If your bid is in the early stages of development and you anticipate there’ll be a some back and forth with multiple contributors consider developing the text heavy sections in a plain Word document to allow for Track Changes while you develop the ultimate format separately ready for advanced text to be dropped in.
Pro tip: If the desktop publishing isn’t part of the review being conducted we recommend turning off the ‘formatting’ in Track Changes Options which should reduce the amount of ‘bubbles’ generated in the marked up version.
Finally, if you have team members (for instance subject matter experts) really struggling to cope with Track Changes – neat and legible hand-written edits are often the best way, especially when you’re receiving input from multiple sources. Ideally if they have access to a scanner they can then scan their paper edits through, or alternatively in a pinch get them to take photos on their smartphone of the relevant sections and email through.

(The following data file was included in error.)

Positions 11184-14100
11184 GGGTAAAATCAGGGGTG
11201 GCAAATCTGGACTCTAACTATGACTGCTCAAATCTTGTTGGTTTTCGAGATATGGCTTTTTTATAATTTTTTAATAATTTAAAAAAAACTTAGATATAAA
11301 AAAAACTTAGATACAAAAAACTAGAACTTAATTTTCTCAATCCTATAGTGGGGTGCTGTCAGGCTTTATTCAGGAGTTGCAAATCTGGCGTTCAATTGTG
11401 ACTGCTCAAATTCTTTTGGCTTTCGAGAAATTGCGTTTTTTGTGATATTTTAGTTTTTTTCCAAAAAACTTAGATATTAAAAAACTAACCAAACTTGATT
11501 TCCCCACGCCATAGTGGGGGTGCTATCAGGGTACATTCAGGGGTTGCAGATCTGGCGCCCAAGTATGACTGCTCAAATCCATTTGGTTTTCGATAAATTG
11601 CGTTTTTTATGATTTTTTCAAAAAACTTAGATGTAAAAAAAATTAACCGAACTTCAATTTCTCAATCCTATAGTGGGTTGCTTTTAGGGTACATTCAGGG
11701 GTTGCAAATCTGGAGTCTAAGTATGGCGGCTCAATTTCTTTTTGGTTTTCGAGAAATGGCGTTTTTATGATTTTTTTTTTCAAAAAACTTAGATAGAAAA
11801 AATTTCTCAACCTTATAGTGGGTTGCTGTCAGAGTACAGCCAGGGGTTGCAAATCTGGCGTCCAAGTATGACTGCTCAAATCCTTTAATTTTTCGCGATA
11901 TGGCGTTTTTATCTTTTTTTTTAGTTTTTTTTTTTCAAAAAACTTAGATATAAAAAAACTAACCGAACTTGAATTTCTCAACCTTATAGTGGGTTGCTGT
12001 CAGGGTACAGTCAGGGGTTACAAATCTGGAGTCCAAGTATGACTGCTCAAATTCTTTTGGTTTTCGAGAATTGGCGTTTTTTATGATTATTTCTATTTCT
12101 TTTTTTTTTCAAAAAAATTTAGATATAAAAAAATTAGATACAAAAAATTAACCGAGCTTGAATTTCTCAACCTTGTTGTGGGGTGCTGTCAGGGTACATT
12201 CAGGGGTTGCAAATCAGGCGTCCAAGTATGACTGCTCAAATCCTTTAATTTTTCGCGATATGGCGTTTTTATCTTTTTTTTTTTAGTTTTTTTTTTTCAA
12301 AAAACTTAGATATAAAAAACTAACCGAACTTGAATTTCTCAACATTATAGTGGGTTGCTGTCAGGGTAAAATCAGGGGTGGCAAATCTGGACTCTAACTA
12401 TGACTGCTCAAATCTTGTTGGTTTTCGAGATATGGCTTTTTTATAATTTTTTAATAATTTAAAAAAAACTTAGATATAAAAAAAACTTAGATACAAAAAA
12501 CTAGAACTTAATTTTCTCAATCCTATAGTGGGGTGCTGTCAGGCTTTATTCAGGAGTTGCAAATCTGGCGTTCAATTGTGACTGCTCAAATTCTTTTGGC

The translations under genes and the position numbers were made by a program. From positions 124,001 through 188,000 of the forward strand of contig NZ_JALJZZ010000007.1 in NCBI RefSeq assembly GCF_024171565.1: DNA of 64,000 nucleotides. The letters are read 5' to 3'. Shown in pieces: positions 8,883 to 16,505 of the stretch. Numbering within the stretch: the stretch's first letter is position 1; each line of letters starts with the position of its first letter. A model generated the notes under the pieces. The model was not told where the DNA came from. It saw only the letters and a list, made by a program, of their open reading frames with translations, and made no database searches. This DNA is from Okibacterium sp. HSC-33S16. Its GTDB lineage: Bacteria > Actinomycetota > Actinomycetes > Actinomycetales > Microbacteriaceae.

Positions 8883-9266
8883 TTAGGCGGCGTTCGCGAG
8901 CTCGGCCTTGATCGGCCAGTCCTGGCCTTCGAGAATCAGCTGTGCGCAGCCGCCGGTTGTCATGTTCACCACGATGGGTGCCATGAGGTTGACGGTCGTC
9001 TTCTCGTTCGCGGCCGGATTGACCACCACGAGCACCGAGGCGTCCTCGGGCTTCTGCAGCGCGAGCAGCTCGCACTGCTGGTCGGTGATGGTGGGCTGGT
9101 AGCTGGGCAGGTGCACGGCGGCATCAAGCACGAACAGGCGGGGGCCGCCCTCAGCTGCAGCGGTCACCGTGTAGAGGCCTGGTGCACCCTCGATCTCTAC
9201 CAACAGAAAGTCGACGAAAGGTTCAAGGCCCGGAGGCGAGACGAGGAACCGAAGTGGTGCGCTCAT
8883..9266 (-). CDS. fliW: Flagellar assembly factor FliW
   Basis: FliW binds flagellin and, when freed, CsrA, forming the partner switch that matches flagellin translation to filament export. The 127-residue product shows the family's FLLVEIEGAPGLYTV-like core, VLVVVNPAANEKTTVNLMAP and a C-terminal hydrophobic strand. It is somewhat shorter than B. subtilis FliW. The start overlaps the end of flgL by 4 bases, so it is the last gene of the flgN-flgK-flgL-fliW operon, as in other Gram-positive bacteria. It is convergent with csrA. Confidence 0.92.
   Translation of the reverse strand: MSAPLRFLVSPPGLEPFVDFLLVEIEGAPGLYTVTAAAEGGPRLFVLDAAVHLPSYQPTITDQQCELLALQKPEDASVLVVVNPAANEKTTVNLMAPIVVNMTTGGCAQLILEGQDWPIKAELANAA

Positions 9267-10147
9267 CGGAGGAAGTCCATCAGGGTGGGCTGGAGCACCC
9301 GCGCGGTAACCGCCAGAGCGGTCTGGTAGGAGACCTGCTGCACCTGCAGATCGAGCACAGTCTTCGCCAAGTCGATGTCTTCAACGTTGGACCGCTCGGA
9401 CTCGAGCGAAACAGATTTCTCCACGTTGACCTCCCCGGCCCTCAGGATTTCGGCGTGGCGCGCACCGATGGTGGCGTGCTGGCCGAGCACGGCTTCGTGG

In time sensitive bid situations don’t confuse “high tech” electronic edits with efficiency if they are really struggling!
We hope these practical tips on effective bid file and document management have been a useful refresher around some of the best practice bid document management practices your team should engage in whether managing a bid remotely, or in person together.
If all of this is second nature to you and your team the next level up from basic bid document housekeeping is a shared bid content library which we’ll discuss in our fifth and final instalment of How to manage a bid remotely.
If you or your team need a hand on a tender, bid or proposal, why not get in touch, we can help.
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In the wake of the ‘new normal’ COVID-19 has brought we are all learning new techniques and trialling different approaches to managing tenders, bids and proposals. Many bid teams who would normally work alongside each other have had to drastically adjust as the old onsite collaboration model has (for now) been turned on its head. […]